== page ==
Tenants having problems with letting agents in London urged to report them
Trading standards services in London are working together to help tackle problems with letting agents who aren’t complying with the law and are rolling out a UK wide programme.
A survey of 137 letting agents in the capital by London Trading Standards (LTS) revealed an extremely high level of non-compliance with the requirement to display fees and other information.
It also revealed that many letting agents in London are not being transparent about their fees and how they will protect tenants’ money. Some 53% were not displaying a Client Money Protection (CMP) statement, 37% were not displaying landlord fees and 31% were not displaying tenant fees.
LTS points out that three years after providing this information became a legal requirement, a number of agents are not still stepping up to the mark and raising standards, but continue to flout the law.
In one case, Trading Standards in Islington took ground breaking action against a letting agent who used a rental licence, which attempts to take away tenants’ rights.
Despite housing and private sector renting being the number one issue for London residents, there is a low level of reporting of problems with letting agents. LTS is advising those who experience or know of a letting agent acting unfairly to report it to the Citizens Advice Consumer Service who will pass it on to the relevant Trading Standards Service.
Mayor of London Rogue Landlord and Agent Checker, a tool unique to London which lists enforcement action taken by London Boroughs against landlords and letting agents, helping people to avoid using them.
‘Working with trading standards teams in London and across the country, we are stopping rogue landlords and agents in their tracks. The new measures in our Tenant Fees Bill will save renters around £240 million a year by banning unfair letting fees and capping tenancy deposits,’ said Housing Minister Heather Wheeler.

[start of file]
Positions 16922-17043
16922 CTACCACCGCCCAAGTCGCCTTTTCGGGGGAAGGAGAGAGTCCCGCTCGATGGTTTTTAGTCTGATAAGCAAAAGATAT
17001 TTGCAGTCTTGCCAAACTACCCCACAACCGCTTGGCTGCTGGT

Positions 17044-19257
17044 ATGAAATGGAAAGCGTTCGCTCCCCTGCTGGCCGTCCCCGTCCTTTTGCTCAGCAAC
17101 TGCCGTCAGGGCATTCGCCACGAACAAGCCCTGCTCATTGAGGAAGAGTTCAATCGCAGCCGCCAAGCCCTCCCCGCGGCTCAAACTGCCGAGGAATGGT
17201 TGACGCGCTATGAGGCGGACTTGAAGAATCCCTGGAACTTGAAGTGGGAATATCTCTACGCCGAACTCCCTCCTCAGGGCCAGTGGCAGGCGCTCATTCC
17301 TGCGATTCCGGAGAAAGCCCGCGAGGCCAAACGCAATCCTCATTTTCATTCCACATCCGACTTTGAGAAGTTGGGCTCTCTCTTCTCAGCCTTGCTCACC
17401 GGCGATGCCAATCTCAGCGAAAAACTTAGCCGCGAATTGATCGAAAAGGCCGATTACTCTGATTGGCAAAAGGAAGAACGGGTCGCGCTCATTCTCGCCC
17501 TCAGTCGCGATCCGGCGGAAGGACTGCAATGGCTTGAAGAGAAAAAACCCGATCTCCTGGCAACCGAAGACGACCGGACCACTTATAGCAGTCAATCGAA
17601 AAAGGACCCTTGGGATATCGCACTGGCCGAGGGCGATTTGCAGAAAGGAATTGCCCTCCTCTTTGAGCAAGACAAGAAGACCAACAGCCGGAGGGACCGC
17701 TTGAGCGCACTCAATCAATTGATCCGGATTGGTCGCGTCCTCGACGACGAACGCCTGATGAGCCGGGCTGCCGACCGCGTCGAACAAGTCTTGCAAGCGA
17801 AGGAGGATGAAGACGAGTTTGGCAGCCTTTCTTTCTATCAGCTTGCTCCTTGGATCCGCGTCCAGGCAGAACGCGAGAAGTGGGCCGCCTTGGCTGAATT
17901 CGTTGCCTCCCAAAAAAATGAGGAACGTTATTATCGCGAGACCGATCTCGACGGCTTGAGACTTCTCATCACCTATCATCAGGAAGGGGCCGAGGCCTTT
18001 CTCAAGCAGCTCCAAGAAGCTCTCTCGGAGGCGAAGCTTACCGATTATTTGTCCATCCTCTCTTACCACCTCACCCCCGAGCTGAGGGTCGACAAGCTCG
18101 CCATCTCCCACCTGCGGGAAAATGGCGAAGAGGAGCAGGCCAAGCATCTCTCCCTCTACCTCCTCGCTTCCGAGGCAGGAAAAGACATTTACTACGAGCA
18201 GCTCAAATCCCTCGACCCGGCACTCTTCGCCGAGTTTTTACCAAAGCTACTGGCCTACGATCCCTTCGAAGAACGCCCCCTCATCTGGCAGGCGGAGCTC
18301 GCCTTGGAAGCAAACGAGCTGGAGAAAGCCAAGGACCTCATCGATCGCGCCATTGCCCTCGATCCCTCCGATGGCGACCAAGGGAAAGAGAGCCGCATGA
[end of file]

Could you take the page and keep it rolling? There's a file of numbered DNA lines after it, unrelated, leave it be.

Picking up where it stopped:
‘On top of this, new regulations will keep renters’ money safe by only allowing letting agents that join a Government approved client money protection scheme handle their money,’ she added.
According to Martin Harland, chair of LTS’ lettings group, a significant number of letting agents and landlords have been getting away with rip-offs for too long. ‘To help us get the big picture and start tackling the rogues, we need to know who is causing problems in the London market. So please report it by contacting the Citizen Advice Consumer Service,’ he said.
James Murray, Deputy Mayor for housing and residential development in London, explained that in order to truly improve the private rented sector there needs to be much more wide ranging reform.
‘ In the meantime, the Mayor will continue to stand up for London renters by working in partnership with Boroughs and London Trading Standards on improving standards, enforcing transparency around letting agent fees, and helping renters to access information on rogue landlords,’ he added.
The industry wants to see the issue of rogue agents addressed. ‘Professional letting agents who work hard to ensure they adhere to the law have their name tarnished by the agents who fail to comply,’ said Isobel Thomson, chief executive officer of the National Approved Letting Scheme (NALS).
‘Only by reporting these agents can we stamp out rogues, and improve the private rented sector for all. We would also urge consumers to check their agent is a member of a professional regulatory organisation like NALS who will have a strict code of conduct to ensure the highest standards,’ she added.